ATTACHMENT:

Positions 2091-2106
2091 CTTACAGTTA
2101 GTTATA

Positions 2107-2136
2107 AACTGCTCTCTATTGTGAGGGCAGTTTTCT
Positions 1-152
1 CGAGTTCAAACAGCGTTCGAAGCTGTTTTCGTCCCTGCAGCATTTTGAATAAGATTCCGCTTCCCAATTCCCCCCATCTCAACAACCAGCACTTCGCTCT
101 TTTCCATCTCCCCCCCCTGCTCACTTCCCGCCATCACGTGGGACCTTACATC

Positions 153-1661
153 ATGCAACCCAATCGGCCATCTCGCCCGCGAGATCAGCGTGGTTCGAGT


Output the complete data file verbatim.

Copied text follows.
Positions 2091-2106
2091 CTTACAGTTA
2101 GTTATA

Positions 2107-2136
2107 AACTGCTCTCTATTGTGAGGGCAGTTTTCT
Positions 1-152
1 CGAGTTCAAACAGCGTTCGAAGCTGTTTTCGTCCCTGCAGCATTTTGAATAAGATTCCGCTTCCCAATTCCCCCCATCTCAACAACCAGCACTTCGCTCT
101 TTTCCATCTCCCCCCCCTGCTCACTTCCCGCCATCACGTGGGACCTTACATC

Positions 153-1661
153 ATGCAACCCAATCGGCCATCTCGCCCGCGAGATCAGCGTGGTTCGAGT